Finally, Nvidia has a solid mid-range GPU based on Kepler architecture. While the GTX 560Ti was far from a poor performer, AMD had nearly free reign over the mid-range market with the HD7850, and the HD7870 for users wanting greater performance at higher resolutions.
With the launch of the GTX 660Ti Nvidia’s taken back a portion of that market, and is even encroaching on the HD7950, and indeed even its own GTX670. The reason this is possible is the 1344 CUDA cores the GTX 660Ti is constructed from – the same number as the GTX 670. The main difference between the two cores is memory bandwidth and overclocking headroom. It seems Nvidia has simply put aside GTX 670 cores with underperforming memory controllers, lowered their memory bandwidth and whacked them onto a GTX 660Ti PCB.
What does that mean? Well put simply it means we won’t be seeing huge benefits from overclocking the GTX 660Ti, partly because of the assumed binning methods (it’s already memory-bottlenecked at high resolutions), and more importantly because of the same PWM control Nvidia has employed on its other Kepler cores, making overclocks above 15 per cent difficult at times.
For anyone not aware of how these new cards operate under loads, ‘GPU Boost’ is essentially a technology designed to monitor card temperatures and power usage, and adjust the core clock in real time. This means a touch of extra performance and higher efficiency when left at factory settings, though it means the card quickly becomes unstable when high overclocks are attempted. For this very reason, we’d suggest sticking with the HD7870 for some mid-range overclocking, and even the GTX 670 should overclock a little better, given that it’s not a ‘side-binned’ chip like the GTX 660Ti.
Our Gainward sample tested here today comes with a base clock of 1006MHz and a ‘boost’ clock of 1084Mhz, which sits comfortably above the reference design (915MHz base and 993MHz boost). When overclocked we were able to hit around 1200Mhz Boost, and a ‘base clock’ of 1122MHz. Not bad, but still far from ideal given we had to add +26mv to the core as well as raise the ‘power control’ bar to 110 per cent, raising both power consumption and heat output.
We did attempt to overclock higher, just to find the limits of this card, but it seems to share the same fate as the GTX 680: once you hit a certain clock, due to the high fluctuation of voltage and core clock, instabilities are quickly revealed and the system inevitably locks up or crashes.
Given that the main and arguably only difference between the GTX 660Ti and GTX 670 is memory bandwidth, it is important when buying one of these cards (if it’s to be used on higher resolutions, or with high levels of AA) that you find a stable memory overclock. While it is difficult, and we wouldn’t expect much more than a final clock of around 6400MHz (effective), it should be enough to see the GTX 660Ti raise its memory bandwidth up from around 146GB/s to around 190GB/s, matching that of the GTX 670 despite the lower memory bus of 192-Bit.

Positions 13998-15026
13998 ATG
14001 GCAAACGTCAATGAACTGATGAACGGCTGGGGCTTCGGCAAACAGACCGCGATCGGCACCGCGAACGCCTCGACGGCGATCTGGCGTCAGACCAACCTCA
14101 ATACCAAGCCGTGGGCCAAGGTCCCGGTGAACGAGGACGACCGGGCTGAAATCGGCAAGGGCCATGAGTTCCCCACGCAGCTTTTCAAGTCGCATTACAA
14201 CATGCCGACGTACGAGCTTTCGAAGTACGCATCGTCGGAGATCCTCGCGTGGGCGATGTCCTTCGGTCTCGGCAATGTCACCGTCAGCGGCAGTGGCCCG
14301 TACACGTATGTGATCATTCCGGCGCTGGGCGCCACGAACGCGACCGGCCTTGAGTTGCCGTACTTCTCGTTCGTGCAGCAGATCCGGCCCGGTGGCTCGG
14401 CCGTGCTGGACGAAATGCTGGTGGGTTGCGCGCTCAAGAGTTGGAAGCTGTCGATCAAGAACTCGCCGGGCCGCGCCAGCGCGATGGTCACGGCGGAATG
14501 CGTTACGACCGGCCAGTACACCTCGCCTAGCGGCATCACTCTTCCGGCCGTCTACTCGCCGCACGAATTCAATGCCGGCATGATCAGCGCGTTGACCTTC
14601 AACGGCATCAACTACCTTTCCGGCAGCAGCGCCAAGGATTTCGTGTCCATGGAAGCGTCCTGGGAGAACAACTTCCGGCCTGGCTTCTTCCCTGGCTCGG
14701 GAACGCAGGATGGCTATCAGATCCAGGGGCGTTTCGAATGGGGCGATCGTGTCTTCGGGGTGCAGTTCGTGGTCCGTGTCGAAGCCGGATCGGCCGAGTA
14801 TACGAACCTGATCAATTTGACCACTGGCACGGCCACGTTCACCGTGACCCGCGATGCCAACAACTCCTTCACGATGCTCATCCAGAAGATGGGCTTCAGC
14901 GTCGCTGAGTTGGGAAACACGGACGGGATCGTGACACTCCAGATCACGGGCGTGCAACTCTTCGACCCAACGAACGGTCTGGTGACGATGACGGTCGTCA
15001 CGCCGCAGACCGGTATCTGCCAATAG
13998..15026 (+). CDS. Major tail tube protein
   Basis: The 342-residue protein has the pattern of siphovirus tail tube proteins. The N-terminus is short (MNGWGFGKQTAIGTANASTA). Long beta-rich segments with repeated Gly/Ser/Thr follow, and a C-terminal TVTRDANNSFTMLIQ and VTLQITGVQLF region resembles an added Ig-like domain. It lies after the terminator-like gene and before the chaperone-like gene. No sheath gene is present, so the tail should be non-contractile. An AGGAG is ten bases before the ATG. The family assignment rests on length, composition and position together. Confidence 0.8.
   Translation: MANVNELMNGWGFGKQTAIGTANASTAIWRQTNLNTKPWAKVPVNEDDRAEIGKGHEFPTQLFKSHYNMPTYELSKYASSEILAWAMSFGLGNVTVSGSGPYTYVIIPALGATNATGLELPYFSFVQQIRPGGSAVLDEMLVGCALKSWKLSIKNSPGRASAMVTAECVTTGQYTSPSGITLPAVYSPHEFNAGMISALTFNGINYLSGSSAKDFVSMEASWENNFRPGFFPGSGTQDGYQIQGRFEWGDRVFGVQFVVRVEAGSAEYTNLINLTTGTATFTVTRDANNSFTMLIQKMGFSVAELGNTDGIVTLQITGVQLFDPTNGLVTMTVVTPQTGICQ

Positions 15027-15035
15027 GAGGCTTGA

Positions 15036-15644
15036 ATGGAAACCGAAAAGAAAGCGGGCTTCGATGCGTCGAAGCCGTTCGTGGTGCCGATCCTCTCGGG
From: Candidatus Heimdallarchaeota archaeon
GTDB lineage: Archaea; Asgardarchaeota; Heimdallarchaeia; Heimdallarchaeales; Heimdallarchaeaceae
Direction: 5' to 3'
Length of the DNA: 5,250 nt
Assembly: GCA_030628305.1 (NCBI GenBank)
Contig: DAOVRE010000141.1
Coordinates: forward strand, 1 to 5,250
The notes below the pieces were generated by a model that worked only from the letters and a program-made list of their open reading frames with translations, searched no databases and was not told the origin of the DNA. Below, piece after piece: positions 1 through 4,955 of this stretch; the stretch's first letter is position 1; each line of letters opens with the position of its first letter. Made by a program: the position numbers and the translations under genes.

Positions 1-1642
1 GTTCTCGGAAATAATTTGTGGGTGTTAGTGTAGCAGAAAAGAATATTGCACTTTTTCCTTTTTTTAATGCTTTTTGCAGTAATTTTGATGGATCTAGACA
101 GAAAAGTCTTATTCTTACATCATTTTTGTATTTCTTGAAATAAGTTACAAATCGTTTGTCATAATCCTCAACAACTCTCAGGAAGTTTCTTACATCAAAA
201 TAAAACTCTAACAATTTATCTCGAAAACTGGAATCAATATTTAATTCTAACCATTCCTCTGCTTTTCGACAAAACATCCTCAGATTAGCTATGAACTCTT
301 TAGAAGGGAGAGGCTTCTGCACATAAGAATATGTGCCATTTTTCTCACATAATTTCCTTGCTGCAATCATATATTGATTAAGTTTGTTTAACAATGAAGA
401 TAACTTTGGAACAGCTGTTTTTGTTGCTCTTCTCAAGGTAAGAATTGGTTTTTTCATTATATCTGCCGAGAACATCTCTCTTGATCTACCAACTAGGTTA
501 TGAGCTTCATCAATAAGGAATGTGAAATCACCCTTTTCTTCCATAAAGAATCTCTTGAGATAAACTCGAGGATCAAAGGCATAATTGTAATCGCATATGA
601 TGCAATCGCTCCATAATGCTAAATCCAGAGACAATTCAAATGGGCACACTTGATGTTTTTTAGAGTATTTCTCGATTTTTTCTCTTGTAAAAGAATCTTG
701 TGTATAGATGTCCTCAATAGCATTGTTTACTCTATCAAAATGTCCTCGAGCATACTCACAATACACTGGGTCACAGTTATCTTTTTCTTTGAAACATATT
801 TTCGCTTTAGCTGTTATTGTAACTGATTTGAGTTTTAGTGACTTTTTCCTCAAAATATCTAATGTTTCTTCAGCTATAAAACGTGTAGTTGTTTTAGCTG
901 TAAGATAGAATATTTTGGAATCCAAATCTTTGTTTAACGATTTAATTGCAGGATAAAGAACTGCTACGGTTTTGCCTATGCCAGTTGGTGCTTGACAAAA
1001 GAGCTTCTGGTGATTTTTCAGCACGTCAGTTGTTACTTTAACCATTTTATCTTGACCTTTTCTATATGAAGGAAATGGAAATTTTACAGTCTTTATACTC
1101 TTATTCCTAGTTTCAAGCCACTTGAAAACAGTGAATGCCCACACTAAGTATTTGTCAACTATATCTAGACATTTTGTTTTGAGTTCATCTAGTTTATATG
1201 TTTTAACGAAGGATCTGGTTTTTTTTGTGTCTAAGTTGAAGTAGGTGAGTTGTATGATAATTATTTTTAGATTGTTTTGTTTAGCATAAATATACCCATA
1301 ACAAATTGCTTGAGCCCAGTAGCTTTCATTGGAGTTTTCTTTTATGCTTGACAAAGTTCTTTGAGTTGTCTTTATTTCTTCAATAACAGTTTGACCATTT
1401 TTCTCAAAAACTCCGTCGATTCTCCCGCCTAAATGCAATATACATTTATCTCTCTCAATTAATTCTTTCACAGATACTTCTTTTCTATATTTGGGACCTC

We hear what you’re probably asking, and that is “is there no other difference between the ‘660Ti and the ‘670?” and the short answer would be... no. From what we can tell the average card will measure in at 9.5in, they are both powered via two 6-pin PCI connectors, both have around 170W maximum card power (depends on samples obviously), both have the same CUDA core count and even core clock on the reference design. Essentially the GTX 670 is now aimed at gamers with a nice 2560 x 1400 monitor, while the GTX 660Ti should be poised to replace the GTX 670 at all lower resolution builds.
If we look at the heat measurements of the Phantom tested today, we do see the GTX 660Ti isn’t a hot card; in fact it’s relatively cool given the performance. Expect idle temperatures of around 30C inside your PC tower; as our ambient air is 19C in our test labs and we have an open-air test bench, we always have slightly lower-than-average test readings.
Powering up our trustworthy Heroes of Newerth we checked boost clocks are working correctly (as power usage is generally low), check fan profiles are set as the heat slowly rises and most importantly of all, we can test what a light load on the GPU is likely to do to the thermals of the card. In the case of the GTX 660Ti Phantom, we only see temperatures rise to around 40C. Not bad when you consider the card is also boosting to 1084MHz at times, and running at an inaudible 20 per cent fan speed.
Loading up some more demanding titles shows that the card is capable of producing a fair amount of heat, with temperatures hitting 78C in Battlefield 3, with a slightly faster fan speed of 30 per cent. Still, this temperature is far from alarming, and is for all intents and purposes remarkably low given the performance of the card.